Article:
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Summary:

President Bush saved a couple trees and money this year by posting his “e-budget” online instead of printing the usual 3,000 copies (yawn), but the Senate Finance Committee’s attempt to further green the budget failed yesterday. The Production Tax Credit that would have helped a variety […]

President Bush saved a couple trees and money this year by posting his “e-budget” online instead of printing the usual 3,000 copies (yawn), but the Senate Finance Committee’s attempt to further green the budget failed yesterday. The Production Tax Credit that would have helped a variety of renewable energy producers was rejected yesterday by the Senate. The tax package itself was broad, at $158 billion, and part of that money was to be set aside for renewable energy tax breaks that Finance Committee Chairman Max Baucus (D-Mont.) had added at the behest of Sen. Maria Cantwell (D-Wash.), both strong renewable energy proponents.

Though the vote was close, at 58-41, the package failed to get the 60 votes needed to end debate, a reflection that the Senate wants to pass a more slimmed-down package that’s palatable to the House. Indeed, the renewable energy tax breaks have wide approval, but many who voted against this proposal think that they simply don’t belong in this piece of legislation.

Amid the optimism from the Democratic presidential hopefuls’ promises of green-collar jobs, cleantech is quickly becoming the darling of Congressional Democrats. Renewable energy was the only industry singled out in the stimulus package proposal for tax breaks. While it seems these energy tax breaks will likely be cut as Congress rehashes the package, it looks like Capitol Hill is starting to see what Sand Hill Road already knows about cleantech.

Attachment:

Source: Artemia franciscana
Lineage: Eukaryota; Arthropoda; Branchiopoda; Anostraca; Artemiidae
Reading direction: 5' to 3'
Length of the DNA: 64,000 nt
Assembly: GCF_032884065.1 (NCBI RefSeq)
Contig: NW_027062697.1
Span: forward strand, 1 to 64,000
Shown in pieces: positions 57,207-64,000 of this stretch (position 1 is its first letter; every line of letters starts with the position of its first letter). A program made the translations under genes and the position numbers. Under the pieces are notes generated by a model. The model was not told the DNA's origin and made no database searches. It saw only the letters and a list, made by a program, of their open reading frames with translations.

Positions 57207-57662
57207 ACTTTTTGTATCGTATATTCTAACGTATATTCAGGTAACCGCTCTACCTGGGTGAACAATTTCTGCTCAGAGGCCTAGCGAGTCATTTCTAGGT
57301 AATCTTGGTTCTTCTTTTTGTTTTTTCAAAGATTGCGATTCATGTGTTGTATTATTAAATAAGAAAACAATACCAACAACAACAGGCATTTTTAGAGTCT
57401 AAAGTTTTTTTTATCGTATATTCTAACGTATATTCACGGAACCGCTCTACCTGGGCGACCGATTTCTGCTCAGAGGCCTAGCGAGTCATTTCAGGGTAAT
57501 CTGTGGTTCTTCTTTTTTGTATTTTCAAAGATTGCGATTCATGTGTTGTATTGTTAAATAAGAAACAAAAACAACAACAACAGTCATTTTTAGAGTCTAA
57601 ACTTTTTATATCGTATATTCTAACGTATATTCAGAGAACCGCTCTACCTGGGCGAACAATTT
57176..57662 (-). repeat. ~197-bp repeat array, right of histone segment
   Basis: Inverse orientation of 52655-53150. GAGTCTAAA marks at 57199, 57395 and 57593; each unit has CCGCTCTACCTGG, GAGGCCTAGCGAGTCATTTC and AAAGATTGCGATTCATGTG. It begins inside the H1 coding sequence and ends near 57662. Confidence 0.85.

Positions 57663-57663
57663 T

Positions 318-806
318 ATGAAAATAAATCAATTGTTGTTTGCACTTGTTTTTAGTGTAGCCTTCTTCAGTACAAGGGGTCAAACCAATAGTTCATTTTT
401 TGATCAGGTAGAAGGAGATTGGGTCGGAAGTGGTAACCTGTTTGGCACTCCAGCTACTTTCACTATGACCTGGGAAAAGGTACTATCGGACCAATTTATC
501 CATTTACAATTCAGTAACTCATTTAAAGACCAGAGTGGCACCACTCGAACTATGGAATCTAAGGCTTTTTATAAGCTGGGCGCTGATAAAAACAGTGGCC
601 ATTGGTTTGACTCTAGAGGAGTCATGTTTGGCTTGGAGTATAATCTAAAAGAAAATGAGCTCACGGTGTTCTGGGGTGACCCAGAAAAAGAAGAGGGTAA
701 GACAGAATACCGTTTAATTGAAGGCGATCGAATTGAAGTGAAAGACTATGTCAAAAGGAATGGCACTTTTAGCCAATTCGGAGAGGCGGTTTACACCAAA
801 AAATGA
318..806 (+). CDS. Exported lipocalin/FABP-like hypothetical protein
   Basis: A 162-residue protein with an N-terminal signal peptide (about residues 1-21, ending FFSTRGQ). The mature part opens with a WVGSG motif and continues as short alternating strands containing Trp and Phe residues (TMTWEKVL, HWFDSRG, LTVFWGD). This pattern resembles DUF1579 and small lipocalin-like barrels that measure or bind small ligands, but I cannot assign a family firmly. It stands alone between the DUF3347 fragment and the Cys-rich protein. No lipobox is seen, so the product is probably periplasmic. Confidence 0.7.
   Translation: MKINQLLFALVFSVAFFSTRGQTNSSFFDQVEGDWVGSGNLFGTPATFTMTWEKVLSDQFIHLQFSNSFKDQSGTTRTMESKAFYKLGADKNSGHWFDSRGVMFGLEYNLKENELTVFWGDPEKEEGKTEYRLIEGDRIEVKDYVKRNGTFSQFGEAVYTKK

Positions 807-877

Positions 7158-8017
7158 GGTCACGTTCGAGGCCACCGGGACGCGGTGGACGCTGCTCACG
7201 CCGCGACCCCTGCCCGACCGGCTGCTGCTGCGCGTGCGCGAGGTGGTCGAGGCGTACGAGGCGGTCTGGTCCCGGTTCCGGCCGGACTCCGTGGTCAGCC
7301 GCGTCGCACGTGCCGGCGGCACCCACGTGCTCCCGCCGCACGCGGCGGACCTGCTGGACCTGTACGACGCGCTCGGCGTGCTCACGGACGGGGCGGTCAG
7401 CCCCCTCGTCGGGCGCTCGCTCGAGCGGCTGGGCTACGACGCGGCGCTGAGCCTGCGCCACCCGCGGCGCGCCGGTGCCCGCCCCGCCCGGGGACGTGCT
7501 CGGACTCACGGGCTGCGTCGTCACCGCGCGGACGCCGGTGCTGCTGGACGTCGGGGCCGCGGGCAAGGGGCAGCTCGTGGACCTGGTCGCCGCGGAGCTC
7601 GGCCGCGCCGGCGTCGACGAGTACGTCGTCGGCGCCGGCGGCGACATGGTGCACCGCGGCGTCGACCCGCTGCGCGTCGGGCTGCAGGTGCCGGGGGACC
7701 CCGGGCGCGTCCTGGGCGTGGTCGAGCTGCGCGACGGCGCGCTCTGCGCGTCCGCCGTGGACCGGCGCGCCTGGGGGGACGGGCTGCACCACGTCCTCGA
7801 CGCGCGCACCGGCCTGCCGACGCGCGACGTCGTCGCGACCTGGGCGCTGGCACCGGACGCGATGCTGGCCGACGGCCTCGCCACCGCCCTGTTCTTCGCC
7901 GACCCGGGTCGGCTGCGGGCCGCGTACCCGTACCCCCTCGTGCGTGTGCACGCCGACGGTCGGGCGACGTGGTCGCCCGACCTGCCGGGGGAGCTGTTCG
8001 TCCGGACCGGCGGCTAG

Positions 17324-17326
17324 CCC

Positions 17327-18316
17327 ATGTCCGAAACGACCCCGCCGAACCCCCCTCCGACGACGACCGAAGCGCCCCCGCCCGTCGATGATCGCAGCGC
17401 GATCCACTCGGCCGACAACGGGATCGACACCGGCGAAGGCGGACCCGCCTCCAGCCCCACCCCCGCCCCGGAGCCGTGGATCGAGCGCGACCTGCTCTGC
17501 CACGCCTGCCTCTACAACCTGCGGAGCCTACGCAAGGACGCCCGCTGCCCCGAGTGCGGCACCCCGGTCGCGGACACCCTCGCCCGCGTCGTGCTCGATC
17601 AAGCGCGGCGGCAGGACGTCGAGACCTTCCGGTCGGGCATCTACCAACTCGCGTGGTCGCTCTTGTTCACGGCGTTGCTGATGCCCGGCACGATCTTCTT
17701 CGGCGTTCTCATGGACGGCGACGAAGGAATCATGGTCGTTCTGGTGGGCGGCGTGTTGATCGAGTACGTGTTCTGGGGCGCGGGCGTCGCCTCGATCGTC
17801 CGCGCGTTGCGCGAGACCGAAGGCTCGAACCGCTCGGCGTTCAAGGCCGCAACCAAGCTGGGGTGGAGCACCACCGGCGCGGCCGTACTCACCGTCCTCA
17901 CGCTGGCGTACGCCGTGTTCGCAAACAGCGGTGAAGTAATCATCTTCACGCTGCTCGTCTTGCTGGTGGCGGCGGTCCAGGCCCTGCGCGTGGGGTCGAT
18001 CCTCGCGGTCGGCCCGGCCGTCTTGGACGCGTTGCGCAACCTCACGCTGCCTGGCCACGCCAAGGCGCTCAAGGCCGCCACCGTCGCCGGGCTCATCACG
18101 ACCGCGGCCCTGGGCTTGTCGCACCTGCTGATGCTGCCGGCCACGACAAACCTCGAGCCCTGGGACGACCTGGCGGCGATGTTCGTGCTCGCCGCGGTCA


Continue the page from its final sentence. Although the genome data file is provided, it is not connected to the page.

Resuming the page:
The proposed renewable energy tax breaks would have helped a variety of renewable energy producers, including the solar industry, whose anxiety over their 30 percent tax incentive was heating up last week. The proposed incentives could have doled out as much as $3 billion over the next 10 years, the Joint Committee on Taxation estimates.

Cleantech Capitol clout is growing, and rather suddenly, renewable energy has found some new allies in its lobbying corner. The week started with Citigroup, J.P. Morgan Chase and Morgan Stanley announcing “The Carbon Principles,” a set of environmentally stringent investment policies that stipulated, among other things, a commitment by the banks to “encourage legislative and regulatory changes” to promote renewable energies.

Then yesterday Michael Dell and his fellow business celebrities from the Technology CEO Council went to Washington to lobby on energy efficiency and remind Congress of a key fact: technology yields a 10-to-1 return on energy savings. “For every kilowatt hour of electricity that has been demanded by ICT (information and communications technology) technologies, the U.S. economy has increased its overall energy savings by a factor of about 10,” said John “Skip” Laitner of the American Council for an Energy-Efficient Economy.

With a veritable “coalition of greening” taking place in and around Congress, we are likely to see legislation passed to promote green energy, renewing and extending renewable energy tax incentives. It looks like Congress doesn’t want to have to wait for the next president to take office for the federal government to get into renewables in a meaningful way.

  1. Green energy is definitely the best solution in most cases. Technology like solar energy, wind power, fuel cells, zaps electric vehicles, EV hybrids, etc have come so far recently. Green energy even costs way less than oil and gas in many cases.

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